2016-03-30 19:18:57 UTC
The pathological history of weather and climate modification: Three cycles of promise and hype
Espy viewed the atmosphere as a giant heat engine. According to his thermal theory of storms, all atmospheric disturbances, from thunderstorms to winter storms, are driven by heated updrafts, inwardly rushing air currents, and the release of latent heat. His theory, published as The philosophy of storms (Boston, 1841), was well received by many scientists of his time, including a committee of the French
Academy of Sciences.
The meteorological literature of the time indicates that Espyʼs ideas on the steam power of the atmosphere and on the importance of latent caloric were widely accepted by such influential scientists as Joseph Henry, Elias Loomis, and James Coffin. William Ferrel, perhaps the greatest theoretical meteorologist of the late 19th century was a supporter, with modifications, of “Espian thermal processes.” His colleagues respected his basic physical insights, but not his presentation of them. His credibility was reduced by his tendency to offend other investigators and challenge their findings during the “great American storm controversy” and by his unbridled enthusiasm for his scheme, loosely linked to his theoretical insights,to enhance thermal updrafts by lighting huge fires across the country to generate artificial rains.
According to meteorology professor Hans Verlinde of Penn State, one of the
authors of the NRC report, the basic problems in cloud microphysics “havenʼt really changed much over the years.”43 Scientists do not have the ability to characterize the background concentration, sizes, and chemical composition of aerosols, the very smallest particles that participate in cloud processes. This is particularly true for ice nuclei. Additionally, the mass accommodation coefficient, a factor that determines the activated drop spectrum at cloud base and the maximum supersaturation attained within the cloud, is not known within an order of magnitude. Taken together, this means that atmospheric scientists cannot with confidence predict the droplet distribution and its variation within any particular cloud. Moreover,factors such as chemical surfactants and radiation influence the evolution of the droplets over time.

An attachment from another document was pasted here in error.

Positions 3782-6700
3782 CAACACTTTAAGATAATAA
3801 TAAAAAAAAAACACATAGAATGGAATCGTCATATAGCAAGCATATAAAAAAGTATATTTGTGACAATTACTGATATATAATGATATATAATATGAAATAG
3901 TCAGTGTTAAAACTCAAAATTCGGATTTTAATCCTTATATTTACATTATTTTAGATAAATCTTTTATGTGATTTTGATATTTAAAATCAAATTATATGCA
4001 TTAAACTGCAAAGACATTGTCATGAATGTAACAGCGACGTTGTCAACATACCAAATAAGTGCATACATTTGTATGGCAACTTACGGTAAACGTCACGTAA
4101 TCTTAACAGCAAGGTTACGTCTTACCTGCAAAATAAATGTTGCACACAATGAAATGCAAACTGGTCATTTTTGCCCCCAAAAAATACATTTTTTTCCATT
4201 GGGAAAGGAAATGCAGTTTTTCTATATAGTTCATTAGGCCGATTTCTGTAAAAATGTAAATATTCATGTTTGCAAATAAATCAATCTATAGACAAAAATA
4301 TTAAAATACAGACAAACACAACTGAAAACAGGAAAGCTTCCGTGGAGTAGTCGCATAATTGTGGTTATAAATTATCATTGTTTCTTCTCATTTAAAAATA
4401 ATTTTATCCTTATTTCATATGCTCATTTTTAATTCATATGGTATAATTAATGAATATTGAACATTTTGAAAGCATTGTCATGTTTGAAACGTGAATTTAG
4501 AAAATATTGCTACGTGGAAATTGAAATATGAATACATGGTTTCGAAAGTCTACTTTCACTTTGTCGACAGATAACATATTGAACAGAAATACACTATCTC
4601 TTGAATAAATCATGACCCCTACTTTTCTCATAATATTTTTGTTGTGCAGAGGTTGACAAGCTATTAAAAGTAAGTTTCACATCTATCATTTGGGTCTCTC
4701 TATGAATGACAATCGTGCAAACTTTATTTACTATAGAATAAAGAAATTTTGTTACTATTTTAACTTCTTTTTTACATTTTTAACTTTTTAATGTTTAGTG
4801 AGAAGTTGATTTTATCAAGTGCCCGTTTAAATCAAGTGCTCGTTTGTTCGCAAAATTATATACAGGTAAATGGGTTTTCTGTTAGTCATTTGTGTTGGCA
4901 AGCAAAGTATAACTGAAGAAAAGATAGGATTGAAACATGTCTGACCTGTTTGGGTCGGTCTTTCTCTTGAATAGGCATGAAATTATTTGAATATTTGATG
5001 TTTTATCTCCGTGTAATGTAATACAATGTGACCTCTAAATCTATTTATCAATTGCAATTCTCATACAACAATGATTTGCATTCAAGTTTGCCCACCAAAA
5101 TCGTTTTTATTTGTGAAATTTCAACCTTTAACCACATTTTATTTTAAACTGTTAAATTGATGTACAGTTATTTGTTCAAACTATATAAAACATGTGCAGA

Understanding, prediction, and control are the fantasies of both science
and science fiction. For some, controlling the weather, climate, or chemical
composition of the atmosphere, is more desirable than merely understanding it
or predicting its behavior. We have examined two past cycles of promise and
hype involving manufactured weather and climate in an attempt to illuminate
what appears to be the start of a third rhetorical cycle. Fantasies are again giving way to seemingly rational, technical proposals. But they are only rational without their histories. In the recent flurry of activity beginning in 2003, as well as in the past cycles, massive and immodest proposed interventions served to subvert or at least submerge more fundamental and perhaps more reasonable aspects of cloud physics and climate dynamics. Instead they came to reflect larger social tensions, values, and public apprehensions.
James Espy was the leading meteorologist of his day; Irving Langmuir
and his team at GE developed many of the basic techniques of cloud physics.
However, in both historical cycles, the promise of weather control soon gave way to excessive hype and pathology. No one doubts the competence of the scientists and engineers involved in the recent NRC and DoD reports or the Tyndall Centre and NASA/Carnegie conferences. However, by emphasizing the purely technical or economic aspects of strategies of weather and climate control, bypassing understanding and prediction, and neglecting the historical, ethical, and social dimensions, we are in danger of entering a new cycle of discourse saturated with hype, the heirs of an impoverished debate.